Gawande is wary of over-idealizing care provided by children in their homes for their elderly parents. In addition to his own grandfather, he uses the case of Shelley and her father Lou to show the stresses and tensions that this can result in. However, many people feel that this model is the ideal, and it is commonly argued that the decline of children caring for their parents indicates a lack of respect for elders in North American culture that comes from the veneration of youth. But Gawande has a slightly different take. He argues that what is being venerated is not youth, but the independent self, and both nursing homes and living with one’s children degrade that independence which is so central to the North American identity. But this way of thinking offers up a question that has been insufficiently answered: “if independence is what we live for, what do we do when it can no longer be sustained?”

Gawande talks about patients, both his own and those he meets in the course of his research, talking with geratiatricians and hospice care workers. He also draws on examples from his own life. Early in the book, he discusses the situation of his wife’s grandmother, Alice Hobson, who lived independently for many years, but eventually began having falls that made it too dangerous for her to continue living alone. She ultimately ending up in a nursing home she despised. Later, after he has explored the nuances of geriatric and hospice care, Gawande approaches the case of his own father, who was discovered to have a slow-growing tumour in his spine when he was in his seventies. His father’s case shows Gawande putting his new skills to use, but equally demonstrates that life is complicated and unpredictable, and that even with this knowledge, the end of life will not necessarily be ideal. Gawande is offering hope and help, not a magical solution that will make every difficult situation easy.

Being Mortal is a book that is important for young and old alike. For those facing choices about where and how they will live in their last years, Gawande offers food for thought about the different options available. Younger readers will be better prepared to navigate these conversations with their parents. And of course, anyone of any age can find themselves faced with an unexpected illness that catapults them into facing their own mortality sooner than they might have wished or planned. Readers will emerge with a better understanding of the warning signs of decline that can severely limit independence, the factors that most affect satisfaction with elder and hospice care for the patients, and questions to use in discussions with doctors and loved ones.

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You might also like When Breath Becomes Air by Paul Kalanithi

Lab Girl

Cover image for Lab Girl by Hope Jahrenby Hope Jahren

ISBN 9781101890202

“Science has taught me that everything is more complicated than we first assume, and that being able to derive happiness from discovery is a recipe for a beautiful life.”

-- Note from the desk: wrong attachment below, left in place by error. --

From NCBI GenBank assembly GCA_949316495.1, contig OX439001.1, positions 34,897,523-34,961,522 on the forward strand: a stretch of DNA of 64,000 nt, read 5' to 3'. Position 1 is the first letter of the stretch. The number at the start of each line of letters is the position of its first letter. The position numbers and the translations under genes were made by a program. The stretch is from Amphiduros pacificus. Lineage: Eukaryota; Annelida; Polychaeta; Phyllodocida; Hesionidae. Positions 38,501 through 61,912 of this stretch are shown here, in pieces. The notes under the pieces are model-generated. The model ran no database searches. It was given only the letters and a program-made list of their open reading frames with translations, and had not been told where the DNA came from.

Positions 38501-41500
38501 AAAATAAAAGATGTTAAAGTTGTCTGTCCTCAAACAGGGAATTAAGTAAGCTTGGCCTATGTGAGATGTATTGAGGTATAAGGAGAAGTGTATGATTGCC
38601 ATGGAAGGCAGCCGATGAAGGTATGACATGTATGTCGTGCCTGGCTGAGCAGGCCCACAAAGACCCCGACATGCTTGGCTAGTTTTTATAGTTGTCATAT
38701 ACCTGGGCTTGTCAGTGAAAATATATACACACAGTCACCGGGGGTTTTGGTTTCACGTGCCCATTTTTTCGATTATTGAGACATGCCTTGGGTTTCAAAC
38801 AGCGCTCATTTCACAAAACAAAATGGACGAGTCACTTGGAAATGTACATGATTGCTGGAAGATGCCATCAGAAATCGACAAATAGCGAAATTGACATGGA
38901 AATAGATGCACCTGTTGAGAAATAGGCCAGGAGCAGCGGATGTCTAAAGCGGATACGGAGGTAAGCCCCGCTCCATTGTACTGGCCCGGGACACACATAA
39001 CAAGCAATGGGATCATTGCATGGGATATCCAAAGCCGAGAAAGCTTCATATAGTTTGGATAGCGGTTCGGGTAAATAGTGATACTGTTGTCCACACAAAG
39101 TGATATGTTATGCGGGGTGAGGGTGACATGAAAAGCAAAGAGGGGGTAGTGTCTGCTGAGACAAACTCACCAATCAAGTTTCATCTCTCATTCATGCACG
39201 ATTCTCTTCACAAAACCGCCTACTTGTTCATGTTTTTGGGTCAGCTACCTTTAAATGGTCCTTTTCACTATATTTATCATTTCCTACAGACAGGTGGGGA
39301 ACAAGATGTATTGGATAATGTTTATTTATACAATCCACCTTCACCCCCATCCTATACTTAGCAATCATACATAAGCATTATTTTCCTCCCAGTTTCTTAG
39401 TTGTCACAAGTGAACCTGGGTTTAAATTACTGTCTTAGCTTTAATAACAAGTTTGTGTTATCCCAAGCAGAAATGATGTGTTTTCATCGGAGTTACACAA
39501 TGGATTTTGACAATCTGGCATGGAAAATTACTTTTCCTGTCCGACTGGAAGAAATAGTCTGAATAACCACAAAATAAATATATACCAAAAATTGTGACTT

The daughter of a community college science professor, Hope Jahren always felt at home in the laboratory, playing there while her father worked. After obtaining her PhD from UC Berkeley, she would go on to become a geobiologist, founding multiple laboratories, and winning honours from the Fulbright to the Young Investigator Medal. Part memoir, and part science, Lab Girl shares Jahren’s experiences from graduate school to tenured professor, and all the bumps along the way, including funding cuts, bipolar disorder, and changing institutions.

Lab Girl began its life as a text book, but Jahren found herself unable to separate what she had learned from how she learned it. So it became a memoir, and Jahren’s chapters alternate between describing her life and work, and waxing poetic about trees, plants, and nature more generally. When she reveals, late in the book, that she also writes poetry, it comes as no surprise. With her descriptions, she is able to make processes like photosynthesis and flowering both beautiful and interesting. Through her words you can fully appreciate the stunning feat that is a plant’s ability to make sugar out of light, or that fact that a tree that is one of the few living things—flora or fauna—that can stand motionless through a cold winter, and not die. Using the metaphor of the struggle a seed undergoes to become a plant, Jahren chronicles her own struggle to grow into a scientist, in a profession where money is short, and women are not always welcome, and others don’t always see the significance of what you are doing.

Jahren’s relationship with her parents is distant and cool, even as she describes her father as the inspiration for her interest in science. After the chapters on her childhood, they are rarely mentioned again. She does eventually marry, but she meets her husband late in life, and even then he features little in the text. The primary relationship in Lab Girl, and one of the most interesting parts of the story, is the decades long friendship with her lab assistant Bill. The two met when Jahren was a PhD student and teaching assistant, and Bill was an undergraduate. He is an odd but compelling character, and a constant in Jahren’s life as she moves from Georgia Tech to Johns Hopkins to the University of Hawaii. After they completed their degrees at the same time, Bill followed her to Atlanta to work in her first lab, and has remained her right hand ever since.

Another clear theme that emerges in Lab Girl is the ongoing difficulty of funding scientific research, particularly research that does not have any immediately identifiable practical application. A huge part of Jahren’s job is not doing the science or teaching she was hired for, but writing grant applications to ensure the continued operation of her lab, and the salaries of Bill and their ever-changing cast of student assistants. Without money, there is no science, and though Jahren secured a salary for herself, universities do not generally pay for labs, beyond some start-up funding for new professors. Jahren even slips a line into the book apologetically soliciting patrons, adding that she would be “absolutely crazy” not to include it.

I listened to Lab Girl as an audiobook, which Jahren performs herself, reading in a soft voice with a few pleasant traces of her Minnesota childhood. Her voice is quiet and unassuming, until she comes to the more difficult parts of the text, such as describing her struggles with mental illness. Then her voice overflows with emotion, giving the audiobook a personal touch that would not have been possible if it was performed by a voice actor. It perfectly embodies the way Jahren blends the personal and the scientific.